Saturday, September 23, 2006

Kailash kora

(Mount Kailash, 6,714m, from afar:)

Well, I did the Mt. Kailash kora! Yup, all 5,630m of that high pass known as Droma-la.

I started at Tarboche, the first set of prayer flags en route to the Dirapuk Monastery (4,920m). The first day was a very easy 4.5 hours with gorgeous views of the north face of Kailash. And the night was cuh-cuh-cold!!! (No problem for me with my trusty sleeping bag and silk liner -- thanks for the silk liner, Melissa, that made all the difference...though convincing myself to go outside in the middle of the night in the cuh-cuh-cold to use the W.C., i.e., the ground, was another matter.)

(North face of Kailash:)


The second day looked and was daunting -- 3 steep ridges prior to reaching Droma valley with its long, steep and oxygen-starved ascent that from the valley to the pass was a loooooong climb in abundant snow, hail and high winds, and because of the weather, no views of Kailash. Not to mention river crossings (one late one in particular, as below), rockfall crossings, and lots of rough terrain (on which it's easy to twinge a knee or turn an ankle!)

Most of the tourists left early -- I did not -- I let myself get behind the first, early morning wave of tourists and the second wave of yaks, horses, porters and handlers (and let me tell you, was I tempted to rent a horse...but the handlers were in a tourist-gouging mood (200 RMB just to get over the pass!), and besides that, I wanted to do the kora with my own legs and feet.

So, I found myself alone or accompanied by the occasional pilgrim, Tibetans on the spiritual journey, chanting and prostrating. It was wonderful and prayerful. I felt a feeling of release and perfect harmony with my surroundings.

I conquered the pass in good time (the estimate is around 5-5.5 hours, I was on the other side by about 5.5 hours, according to the time of the picture I took on the other side of the pass). I made my way down from the Droma-la (which was necessary, I felt some nausea around the pass fortunately on an empty stomach), and then spent a while in a tea tent rehydrating and making friends with a Korean family there doing the kora, and got on my way - in good time to reach Gompa Monastery a couple hours before the end of daylight.

(The pass:)





(Seen from the descent following the pass:)


Well, according to the guidebooks, one treks on the outer side of the river, walks past the monastery, finds a bridge to cross the river, then doubles back. I saw pilgrims on the inner side and wondered whether I should cross, but decided to carry on with the plan. When I arrived to the vacinity of the monastery a Tibetan shepherder convinced me that there was no bridge and that I had to double back and cross the river. Or his other alternative, sleep outside! Even though I had my sleeping bag and trustly liner on my person-- no, no porter for me -- I knew I'd freeze nearly to death or to death if I did that! I don't have that thick Tibetan blood, I understand that porters and pilgrims sleep outside all the time!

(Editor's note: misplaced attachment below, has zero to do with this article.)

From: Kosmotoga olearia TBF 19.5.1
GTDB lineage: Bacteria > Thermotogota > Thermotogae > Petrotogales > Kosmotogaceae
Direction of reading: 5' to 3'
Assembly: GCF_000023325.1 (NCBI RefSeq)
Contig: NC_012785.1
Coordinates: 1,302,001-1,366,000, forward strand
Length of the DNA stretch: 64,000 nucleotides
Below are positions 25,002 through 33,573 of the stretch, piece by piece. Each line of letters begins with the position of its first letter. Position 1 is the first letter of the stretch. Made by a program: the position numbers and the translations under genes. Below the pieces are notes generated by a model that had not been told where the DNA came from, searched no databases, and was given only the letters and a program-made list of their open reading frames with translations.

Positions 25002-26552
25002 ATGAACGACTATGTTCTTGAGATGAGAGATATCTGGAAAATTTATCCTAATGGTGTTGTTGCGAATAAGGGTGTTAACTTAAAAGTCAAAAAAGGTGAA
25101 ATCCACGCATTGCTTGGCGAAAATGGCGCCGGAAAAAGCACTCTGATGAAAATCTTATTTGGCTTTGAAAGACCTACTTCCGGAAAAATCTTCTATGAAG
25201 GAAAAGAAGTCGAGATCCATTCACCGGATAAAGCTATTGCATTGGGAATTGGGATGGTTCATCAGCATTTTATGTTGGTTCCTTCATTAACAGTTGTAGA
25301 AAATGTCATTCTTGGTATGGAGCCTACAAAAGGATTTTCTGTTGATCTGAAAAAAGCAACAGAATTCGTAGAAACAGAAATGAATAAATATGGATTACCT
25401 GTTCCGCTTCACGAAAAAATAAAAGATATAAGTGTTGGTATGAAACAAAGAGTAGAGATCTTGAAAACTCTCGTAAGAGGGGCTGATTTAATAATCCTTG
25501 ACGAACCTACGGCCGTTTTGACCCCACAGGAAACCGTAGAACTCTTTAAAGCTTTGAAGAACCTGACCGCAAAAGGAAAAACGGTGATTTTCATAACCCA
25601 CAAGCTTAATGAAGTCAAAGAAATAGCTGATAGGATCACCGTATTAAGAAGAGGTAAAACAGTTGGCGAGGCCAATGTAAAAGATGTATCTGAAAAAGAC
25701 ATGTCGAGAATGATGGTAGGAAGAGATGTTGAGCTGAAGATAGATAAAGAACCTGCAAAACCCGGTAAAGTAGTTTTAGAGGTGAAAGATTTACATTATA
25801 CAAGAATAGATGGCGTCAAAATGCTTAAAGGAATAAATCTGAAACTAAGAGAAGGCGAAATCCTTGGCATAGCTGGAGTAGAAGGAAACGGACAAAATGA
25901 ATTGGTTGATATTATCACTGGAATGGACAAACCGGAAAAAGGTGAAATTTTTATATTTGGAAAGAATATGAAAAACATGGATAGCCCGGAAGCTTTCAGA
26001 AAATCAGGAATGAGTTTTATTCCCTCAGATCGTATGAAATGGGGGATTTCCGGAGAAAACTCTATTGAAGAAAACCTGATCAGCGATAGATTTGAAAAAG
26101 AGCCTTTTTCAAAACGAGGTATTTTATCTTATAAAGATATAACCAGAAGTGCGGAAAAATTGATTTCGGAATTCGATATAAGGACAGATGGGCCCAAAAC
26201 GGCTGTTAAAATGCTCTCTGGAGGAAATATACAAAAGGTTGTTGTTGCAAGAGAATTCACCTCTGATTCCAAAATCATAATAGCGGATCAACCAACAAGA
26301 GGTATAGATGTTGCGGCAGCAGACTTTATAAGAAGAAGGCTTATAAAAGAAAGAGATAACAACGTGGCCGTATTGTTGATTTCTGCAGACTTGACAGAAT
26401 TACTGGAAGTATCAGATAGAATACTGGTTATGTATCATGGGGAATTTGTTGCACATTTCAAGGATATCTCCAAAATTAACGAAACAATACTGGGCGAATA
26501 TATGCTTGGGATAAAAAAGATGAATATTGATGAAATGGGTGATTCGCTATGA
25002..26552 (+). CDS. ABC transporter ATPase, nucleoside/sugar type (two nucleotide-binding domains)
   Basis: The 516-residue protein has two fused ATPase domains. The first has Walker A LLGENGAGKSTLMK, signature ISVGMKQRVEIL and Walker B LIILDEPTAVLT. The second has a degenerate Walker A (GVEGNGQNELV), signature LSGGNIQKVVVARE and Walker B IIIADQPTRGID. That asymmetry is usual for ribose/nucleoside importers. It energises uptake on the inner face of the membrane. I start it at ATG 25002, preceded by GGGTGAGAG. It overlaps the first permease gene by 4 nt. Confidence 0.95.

Of course, reaching the monastery before nightfall was essential as with no exterior lighting (these places don't have electricity) and my lack of familiarity, I likely wouldn't have been able to detect the location in the dark! So, I doubled back by about an hour to a place where crossing the river was manageable, tripped once in the river jumping from stone to slimy stone, ending up with my right leg wet up to the hip by the river and completely soaked hiking boots. I reached the monastery just as the sun dipped below the horizon (i.e., at the last possible minute.) Since I mostly took my time throughout the (long!) day I didn't feel spent.

My (extended) group greeted me with a round of applause (they didn't think I'd make it that night! hmmph!) well, I guess I don't blame them for doubting me, 5630m is no easy matter!

(From the third day hike:)


After a short and easy third day, returning to Darchen at about noon, the grandmother at the guest house returned at about 3pm -- from her 1-day /12.5 hour kora (!!), her 11th of the year (!!!) Last year she did 16 koras and this year she hopes to do 16 or 17!

So I am humbled by these devout and physically superior Tibetans, really humbled (and it feels good.)

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